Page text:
13. It is not the case of the respondent No. 2 that the family of the husband of respondent No. 1, including his uncles and cousins, always resided together. In fact the evidence on record discloses that respondent No. 1 resided in the premises with her husband only. Respondent No. 2 joined them sometime in the year 1980, and he had his own separate business. There is nothing to show that they ever resided together at any earlier point of time or that their fathers ever lived together. In fact the evidence on record is to the contrary. After he came to reside with respondent No. 1 in the year 1980, an alternate premises was acquired by the tenant and she shifted to those premises sometime in the year 1981. Soon thereafter this dispute arose, because the tenant having shifted to another premises at Borivili, the premises in question continued to be occupied by respondent No. 2. In the facts and circumstances, it is difficult to hold that respondent No. 2 is a member of the family of respondent No. 1, the tenant.

14. The question as to whether a person is a member of the family of the tenant must be decided on the facts and circumstances of the case. Apart from the parents, spouse, brothers, sisters, sons and daughters, if any other relative claims to be a member of the tenant's family, some more evidence is necessary to prove that they have always resided together as members of one family over a period of time. The mere fact that a relative has chosen to reside with the tenant for the sake of convenience, will not make him a member of the family of the tenant in the context of rent control legislation.

We are, therefore, satisfied that the courts below were justified in holding, on the basis of the evidence on record, that the premises in question was let out to respondent No. 1 which was occupied by her and her husband. She acquired another premises at Borivili where she shifted in the year 1981. Before that, in the year 1980 itself, respondent No. 2 had come to reside with them and he continued to occupy the demised premises even after respondent No. 1 and her husband shifted to another accommodation at Borivili. Respondent No. 2 cannot be said to be a member of the family of respondent No. 1, in the facts and circumstances of the case, and in the context of rent control legislation, with which we are concerned in the instant case.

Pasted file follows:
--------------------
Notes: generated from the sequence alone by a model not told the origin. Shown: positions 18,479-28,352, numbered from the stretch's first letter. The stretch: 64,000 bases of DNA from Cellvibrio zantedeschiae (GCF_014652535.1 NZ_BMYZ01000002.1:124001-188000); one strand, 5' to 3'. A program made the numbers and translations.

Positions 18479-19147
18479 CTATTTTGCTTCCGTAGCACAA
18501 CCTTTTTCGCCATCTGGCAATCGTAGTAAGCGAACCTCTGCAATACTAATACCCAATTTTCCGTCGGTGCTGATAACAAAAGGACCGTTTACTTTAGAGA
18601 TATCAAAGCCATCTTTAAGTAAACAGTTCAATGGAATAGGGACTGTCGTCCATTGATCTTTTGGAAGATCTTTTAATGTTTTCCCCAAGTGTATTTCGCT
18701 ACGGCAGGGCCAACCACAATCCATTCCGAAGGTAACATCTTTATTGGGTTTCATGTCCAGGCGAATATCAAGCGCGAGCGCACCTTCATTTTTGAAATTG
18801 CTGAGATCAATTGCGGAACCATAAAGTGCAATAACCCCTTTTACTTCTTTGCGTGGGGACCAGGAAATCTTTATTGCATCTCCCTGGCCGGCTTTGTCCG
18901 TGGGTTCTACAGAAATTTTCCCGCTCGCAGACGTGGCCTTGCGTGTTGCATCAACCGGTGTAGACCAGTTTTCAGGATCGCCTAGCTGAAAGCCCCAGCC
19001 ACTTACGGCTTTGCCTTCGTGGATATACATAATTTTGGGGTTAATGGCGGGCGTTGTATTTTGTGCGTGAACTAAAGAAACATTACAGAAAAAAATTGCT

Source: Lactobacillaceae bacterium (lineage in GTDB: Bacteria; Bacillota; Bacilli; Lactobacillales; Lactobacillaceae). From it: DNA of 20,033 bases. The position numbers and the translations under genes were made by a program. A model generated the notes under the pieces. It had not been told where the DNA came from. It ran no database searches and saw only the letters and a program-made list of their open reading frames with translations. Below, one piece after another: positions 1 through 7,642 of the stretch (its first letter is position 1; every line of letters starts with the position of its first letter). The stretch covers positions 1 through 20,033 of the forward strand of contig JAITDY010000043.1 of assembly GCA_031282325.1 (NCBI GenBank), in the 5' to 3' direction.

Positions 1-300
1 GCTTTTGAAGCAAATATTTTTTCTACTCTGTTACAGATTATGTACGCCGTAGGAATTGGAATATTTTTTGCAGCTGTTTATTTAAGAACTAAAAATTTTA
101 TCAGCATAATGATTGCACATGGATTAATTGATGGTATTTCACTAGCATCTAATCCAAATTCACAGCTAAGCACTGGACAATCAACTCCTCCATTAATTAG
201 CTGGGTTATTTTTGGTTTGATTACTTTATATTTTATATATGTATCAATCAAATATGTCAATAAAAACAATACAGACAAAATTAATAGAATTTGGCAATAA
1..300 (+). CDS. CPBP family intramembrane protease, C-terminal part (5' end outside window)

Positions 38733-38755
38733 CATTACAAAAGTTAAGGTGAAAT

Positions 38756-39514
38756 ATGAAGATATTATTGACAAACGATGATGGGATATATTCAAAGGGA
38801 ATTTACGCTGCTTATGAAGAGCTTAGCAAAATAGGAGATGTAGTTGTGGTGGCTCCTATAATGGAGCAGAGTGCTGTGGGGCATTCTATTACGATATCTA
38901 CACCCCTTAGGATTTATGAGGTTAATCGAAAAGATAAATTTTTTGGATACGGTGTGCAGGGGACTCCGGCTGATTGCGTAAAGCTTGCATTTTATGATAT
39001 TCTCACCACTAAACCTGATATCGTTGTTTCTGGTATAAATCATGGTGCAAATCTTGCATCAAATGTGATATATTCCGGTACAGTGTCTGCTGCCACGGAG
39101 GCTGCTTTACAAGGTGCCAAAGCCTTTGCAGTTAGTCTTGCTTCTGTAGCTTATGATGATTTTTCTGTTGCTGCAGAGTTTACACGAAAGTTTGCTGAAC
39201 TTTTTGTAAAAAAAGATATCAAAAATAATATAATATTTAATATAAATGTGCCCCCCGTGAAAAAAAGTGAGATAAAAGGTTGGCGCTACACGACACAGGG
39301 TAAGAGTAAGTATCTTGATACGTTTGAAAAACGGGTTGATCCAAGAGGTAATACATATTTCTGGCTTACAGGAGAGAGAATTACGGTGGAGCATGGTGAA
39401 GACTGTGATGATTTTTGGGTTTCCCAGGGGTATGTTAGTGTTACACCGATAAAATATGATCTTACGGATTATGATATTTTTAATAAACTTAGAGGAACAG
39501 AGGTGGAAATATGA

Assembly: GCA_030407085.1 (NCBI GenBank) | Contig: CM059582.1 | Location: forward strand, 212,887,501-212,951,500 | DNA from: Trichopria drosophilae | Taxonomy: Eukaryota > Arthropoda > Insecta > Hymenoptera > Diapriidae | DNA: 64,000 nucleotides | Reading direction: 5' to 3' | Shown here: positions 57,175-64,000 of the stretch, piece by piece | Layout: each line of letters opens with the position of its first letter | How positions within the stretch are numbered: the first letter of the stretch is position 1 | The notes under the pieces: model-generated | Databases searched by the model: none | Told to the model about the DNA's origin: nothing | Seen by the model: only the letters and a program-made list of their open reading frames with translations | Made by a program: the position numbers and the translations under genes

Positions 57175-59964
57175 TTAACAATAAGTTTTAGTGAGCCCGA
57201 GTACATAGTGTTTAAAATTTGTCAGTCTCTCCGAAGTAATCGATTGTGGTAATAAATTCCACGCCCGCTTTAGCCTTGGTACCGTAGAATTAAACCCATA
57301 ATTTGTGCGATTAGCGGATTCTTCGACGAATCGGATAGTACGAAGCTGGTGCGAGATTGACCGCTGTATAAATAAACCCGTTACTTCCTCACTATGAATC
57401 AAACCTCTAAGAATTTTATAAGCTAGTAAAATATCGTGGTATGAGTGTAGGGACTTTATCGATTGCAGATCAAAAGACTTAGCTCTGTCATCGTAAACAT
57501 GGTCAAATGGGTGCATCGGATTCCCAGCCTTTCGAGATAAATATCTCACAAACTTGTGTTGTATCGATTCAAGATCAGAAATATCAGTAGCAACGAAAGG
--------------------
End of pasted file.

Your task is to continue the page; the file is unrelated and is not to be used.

15. We are of the view that the High Court was not justified in setting aside the concurrent findings of fact recorded by the courts below. This appeal is therefore allowed The Judgment and order of the High Court is set aside and those of the trial Court and First Appellate Court are restored. We make no order as to costs.

16. We have noticed that in paragraph 30 of its judgment, the learned Judge of the High Court has expressed its displeasure against the Joint Civil Judge, Kalyan and 3rd Additional District Judge, Thane, i.e. the trial Court and the First Appellate Court. We must observe that the observations made by the learned Judge of the High Court are not justified. This part of the order should therefore be communicated to the Registrar General of the Bombay High Court so that the observations made in the Judgment of the High Court do not adversely affect the service career of the judicial officers concerned.

17. Learned Counsel for respondent No. 2 submitted that some time may be granted to respondent No. 2 to find out an alternate accommodation and then to vacate the premises. With the consent of the learned Counsel appearing on behalf of the appellant, we grant six months time to the respondent No. 2 to vacate the premises, subject to furnishing usual undertaking before the Registrar General of this Court within four weeks from today.